Any one who is familiar with fighting has had to deal with distance. It can be your worst enemy or your best friend depending on how you utilize it.
Distance is time:
Distance is a factor in every single technique you perform be it a kick, punch, throw, or lock. Distance also effects timing, because as I always say to my students, “distance is time”. The farther away the target is the longer it takes to cover the distance; thus, given equal speed and start time the shortest technique will always win. It is because of this that schools and students spend so much energy finding ways to add distance to their opponent without adding any to themselves.
In my school, we teach a technique called “monkey back” that we use to steal inches from our opponents reach and add them to ours. This technique has saved my bacon many times. I remember doing a lot of san shou sparring(close range trapping/redirecting utilizing tactile control skills) with Zac, a Hopkido black belt. He used to be constantly frustrated by the consistent failure on his part to connect because of my monkey back. He would have a clean shot and miss because I would be suddenly out of range – but only for him, he was never out of range for me. I learned a great deal from him about how to utilize my styles techniques in sparring.
Distance in defense:
Because “distance is time”, it can be a lifesaver in your defensive strategy if used properly. I have a class brother named Danny who is very hard to hit, one of the big reasons is because he uses distance to his advantage so well. He seems to be adept at staying just outside of reach all the time. If “distance is time”, then the more distance you keep between your opponent and you between technique exchanges the more time you have to respond to his/her attacks – and as we all know, in a fight time is measured in miliseconds.
Keeping your opponent at a manageable distance requires good footwork and a sharp eye, and it can often be the single greatest thing that makes your defense work for you. Every time someone attacks they leave something open, if they are forced to constantly cover a greater distance than they are comfortable covering to attack you then you have more time to identify and counter against that opening, thus forcing them to expose themselves and take the beating instead of you. In a fight, you want to always draw your opponent into the area that you are strongest and he is weakest, sometimes distance can be the factor that causes that to happen for you.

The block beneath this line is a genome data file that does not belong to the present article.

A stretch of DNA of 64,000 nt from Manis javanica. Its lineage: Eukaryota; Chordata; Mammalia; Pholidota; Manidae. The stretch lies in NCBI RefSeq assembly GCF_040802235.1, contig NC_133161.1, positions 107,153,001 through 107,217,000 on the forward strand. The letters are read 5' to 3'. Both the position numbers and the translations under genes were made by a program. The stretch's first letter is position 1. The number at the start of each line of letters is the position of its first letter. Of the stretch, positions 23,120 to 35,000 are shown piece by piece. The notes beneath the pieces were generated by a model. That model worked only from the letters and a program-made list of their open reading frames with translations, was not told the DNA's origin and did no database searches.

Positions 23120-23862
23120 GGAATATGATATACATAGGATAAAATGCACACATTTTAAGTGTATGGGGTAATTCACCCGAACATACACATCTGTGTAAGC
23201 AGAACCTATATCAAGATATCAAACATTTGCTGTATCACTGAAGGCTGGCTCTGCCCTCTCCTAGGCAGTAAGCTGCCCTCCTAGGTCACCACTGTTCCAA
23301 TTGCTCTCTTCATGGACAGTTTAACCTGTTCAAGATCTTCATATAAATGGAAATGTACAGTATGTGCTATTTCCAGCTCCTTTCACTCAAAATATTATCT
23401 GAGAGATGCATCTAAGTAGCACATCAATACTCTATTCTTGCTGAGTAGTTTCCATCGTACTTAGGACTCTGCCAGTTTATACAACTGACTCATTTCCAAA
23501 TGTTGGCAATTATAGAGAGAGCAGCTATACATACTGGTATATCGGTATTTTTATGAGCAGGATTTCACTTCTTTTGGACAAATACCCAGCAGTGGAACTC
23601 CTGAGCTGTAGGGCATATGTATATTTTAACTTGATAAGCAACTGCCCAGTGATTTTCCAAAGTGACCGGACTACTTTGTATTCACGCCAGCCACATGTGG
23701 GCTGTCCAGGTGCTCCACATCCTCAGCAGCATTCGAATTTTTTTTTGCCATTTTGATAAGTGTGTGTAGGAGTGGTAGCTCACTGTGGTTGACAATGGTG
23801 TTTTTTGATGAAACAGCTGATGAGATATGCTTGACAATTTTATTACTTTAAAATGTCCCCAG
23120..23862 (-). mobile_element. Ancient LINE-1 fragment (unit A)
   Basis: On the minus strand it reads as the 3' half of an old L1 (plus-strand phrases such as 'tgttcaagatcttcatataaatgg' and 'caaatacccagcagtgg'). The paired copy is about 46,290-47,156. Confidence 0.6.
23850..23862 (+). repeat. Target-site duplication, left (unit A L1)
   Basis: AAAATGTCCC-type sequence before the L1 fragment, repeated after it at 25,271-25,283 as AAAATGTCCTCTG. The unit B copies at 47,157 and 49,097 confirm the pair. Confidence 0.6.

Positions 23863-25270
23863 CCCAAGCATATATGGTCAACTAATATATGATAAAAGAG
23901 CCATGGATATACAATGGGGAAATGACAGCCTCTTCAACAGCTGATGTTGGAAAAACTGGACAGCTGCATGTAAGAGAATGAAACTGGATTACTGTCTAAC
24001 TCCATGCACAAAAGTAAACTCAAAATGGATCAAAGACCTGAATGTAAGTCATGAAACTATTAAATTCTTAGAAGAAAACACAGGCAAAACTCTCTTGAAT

Distance in offense:
As I just discussed, distance can be a great tool in a defensive strategy, but it can also be the thing that saves your offensive game as well. Have you ever tried to throw a kick in a really short range? If you have you probably understand that it does not work quite as well as you would like. The reason is because kicks (like all techniques) have a range, and when the target is inside that range they loose effectiveness.
I remember my first sparring experience in class, a lowly white sash against a black sash. I sparred Tom, a black sash/belt in both Xing Yi and Taekwondo and deadly with his feet. The safest place for me and the most dangerous place for him was real close. As long as I stayed real close to his body I had the advantage because he could not use his favorite weapons – his feet. There have been many a time I have gained the upper hand in a fight/sparring match against an opponent by jamming him/her up and not giving them the distance they needed to opperate comfortably. If you are good at reading someone by contact, and have good covering/jamming techniques then close range is the way to go sometimes.
Distance and footwork:
In order to keep the distance that you want when you are fighting you have to have good footwork. It is your feet that take you where you want to go, if your feet are not moving quickly and correctly then you will constantly struggle with controling distance. I remember in the early years of sparring, I was having a hard time maintaining a consistant distance from my opponent. He would advance with an attack and I would invariably shoot way too far backwards on instinct, and then have to regain that distance in order to put me back within striking distance myself. Too far away means work that I have to do in order to attack, and I must counter attack or I am guaranteed to loose. Also, if I step in and attack and I do not step far enough, or over step then I am either out of range when I fire my strike or jam myself up, respectively.
If your opponent is pressing you hard and you continually step backwards to manage the distance between you, then you can count on getting backed into a corner. Your feet have to utilize ping (lateral movement) by either circling with your opponent or stepping off to the side at a 90 degree angle. If you are the one pressing them and they are retreating too much and you want them close, then try stepping on their foot to pin it down, I have pretty good success with that strategy.
If you do not allow intention to control distance in your fighting then you will continually find yourself frustrated by your opponents who use it against you all the time. Distance is a fundemental factor of fighting and must be trained just the same as every other resource we possess. Hope this helps some of you out there, and as the fictional ninja master Storm Shadow says, “Train hard, fight easy!”